Monday, June 6, 2016

Managing Your Emotional Thermometer

There are times where, despite our best intentions, our emotions seem to get the better of us. We get caught up in what we are feeling, losing control over our behaviours and the conversation.  Rarely does this work out for us, the end result never being a outcome we would have developed deliberately or strategically.

Some people seem to be much more in tune with their emotions, able to control their responses almost effortlessly.  They appear cool, calm and collected in most situations, maintaining an even-keeled perspective.  Although taken at an extreme this calm demeanour may appear uncaring or distanced (think Mr. Spock here), they will typically appear far more professional and credible than someone flying off the handle at every slight.

If our desire then is to manage our emotional responses better, to heighten our professional presence, just how can we learn to control emotional responses when they are something that 'just happens'?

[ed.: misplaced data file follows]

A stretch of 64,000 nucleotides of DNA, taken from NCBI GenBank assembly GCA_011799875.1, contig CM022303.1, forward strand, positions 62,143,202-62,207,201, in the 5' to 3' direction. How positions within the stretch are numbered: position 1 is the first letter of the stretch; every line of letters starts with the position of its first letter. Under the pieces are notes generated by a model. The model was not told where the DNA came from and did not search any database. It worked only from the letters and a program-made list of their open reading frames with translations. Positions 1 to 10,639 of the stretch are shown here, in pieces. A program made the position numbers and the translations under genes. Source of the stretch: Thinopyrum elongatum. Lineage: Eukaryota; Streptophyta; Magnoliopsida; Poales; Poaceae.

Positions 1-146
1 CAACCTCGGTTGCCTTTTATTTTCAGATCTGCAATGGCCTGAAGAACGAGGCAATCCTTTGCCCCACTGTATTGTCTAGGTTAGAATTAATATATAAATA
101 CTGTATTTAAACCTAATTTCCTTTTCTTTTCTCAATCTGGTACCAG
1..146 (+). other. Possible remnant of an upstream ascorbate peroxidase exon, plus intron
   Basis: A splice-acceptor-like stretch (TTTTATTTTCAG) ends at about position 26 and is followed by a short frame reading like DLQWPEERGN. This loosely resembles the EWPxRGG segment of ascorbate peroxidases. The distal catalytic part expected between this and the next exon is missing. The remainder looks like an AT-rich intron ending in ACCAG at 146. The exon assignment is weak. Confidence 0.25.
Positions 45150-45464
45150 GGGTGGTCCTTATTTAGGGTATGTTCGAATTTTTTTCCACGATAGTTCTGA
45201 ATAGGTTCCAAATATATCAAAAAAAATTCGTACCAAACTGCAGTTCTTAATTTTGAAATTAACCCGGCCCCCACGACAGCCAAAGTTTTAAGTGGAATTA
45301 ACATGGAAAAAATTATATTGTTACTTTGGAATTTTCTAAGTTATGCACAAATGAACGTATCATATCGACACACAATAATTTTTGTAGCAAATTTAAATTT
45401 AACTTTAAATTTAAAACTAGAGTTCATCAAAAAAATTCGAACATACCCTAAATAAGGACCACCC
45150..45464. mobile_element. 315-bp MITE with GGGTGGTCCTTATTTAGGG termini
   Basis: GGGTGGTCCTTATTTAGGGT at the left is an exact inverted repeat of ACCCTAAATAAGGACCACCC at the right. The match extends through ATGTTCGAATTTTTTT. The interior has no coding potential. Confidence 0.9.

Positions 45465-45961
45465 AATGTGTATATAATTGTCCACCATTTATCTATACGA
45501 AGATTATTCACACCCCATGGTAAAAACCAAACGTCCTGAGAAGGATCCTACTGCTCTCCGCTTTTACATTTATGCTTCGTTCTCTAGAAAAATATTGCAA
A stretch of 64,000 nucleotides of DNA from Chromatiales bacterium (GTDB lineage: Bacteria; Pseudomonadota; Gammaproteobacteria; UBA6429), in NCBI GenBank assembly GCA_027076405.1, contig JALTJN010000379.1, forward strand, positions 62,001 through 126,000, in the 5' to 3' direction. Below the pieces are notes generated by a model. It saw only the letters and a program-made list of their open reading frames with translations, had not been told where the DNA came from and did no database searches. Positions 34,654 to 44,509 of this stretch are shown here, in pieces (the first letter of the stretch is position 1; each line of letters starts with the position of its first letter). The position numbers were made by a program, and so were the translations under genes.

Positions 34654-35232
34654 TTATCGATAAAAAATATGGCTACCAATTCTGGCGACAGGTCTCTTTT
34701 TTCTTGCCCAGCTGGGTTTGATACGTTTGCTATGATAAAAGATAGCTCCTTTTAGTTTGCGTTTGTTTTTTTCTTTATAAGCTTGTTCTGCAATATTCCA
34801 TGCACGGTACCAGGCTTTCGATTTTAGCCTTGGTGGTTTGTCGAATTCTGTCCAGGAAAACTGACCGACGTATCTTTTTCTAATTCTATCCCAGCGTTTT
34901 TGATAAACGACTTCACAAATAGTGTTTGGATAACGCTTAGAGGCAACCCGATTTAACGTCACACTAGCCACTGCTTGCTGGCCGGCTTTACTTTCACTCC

The first step is to create a visual representation of your emotions. Consider that your emotional responses run on a continuum of behaviour from 'everything is fine' to full out 'catastrophe'. It is often helpful to picture a thermometer beside this continuum, such that the rising temperature of the thermometer is indicative of your rising emotions.

Creating this visual helps you to establish an internal emotional gauge of your responses.  Some of my clients like to attach numbers to their thermometer while others like to use colours, with green being at the bottom of the thermometer (safe zone), rising through yellow (warning) and red at the top (danger).  Whichever you choose it is important to attach some labels that fit for you, that reflect the type of emotions you are typically experiencing at each level.

Think of different instances you have experienced; what you were feeling at the time and what behaviours you engaged in.  Put these on your Thermometer chart to help you in gauging your emotional responses quickly when in future situations. Spending the time when you are calm and controlled will help you to gain the clarity and control you need during a more emotionally laden situation.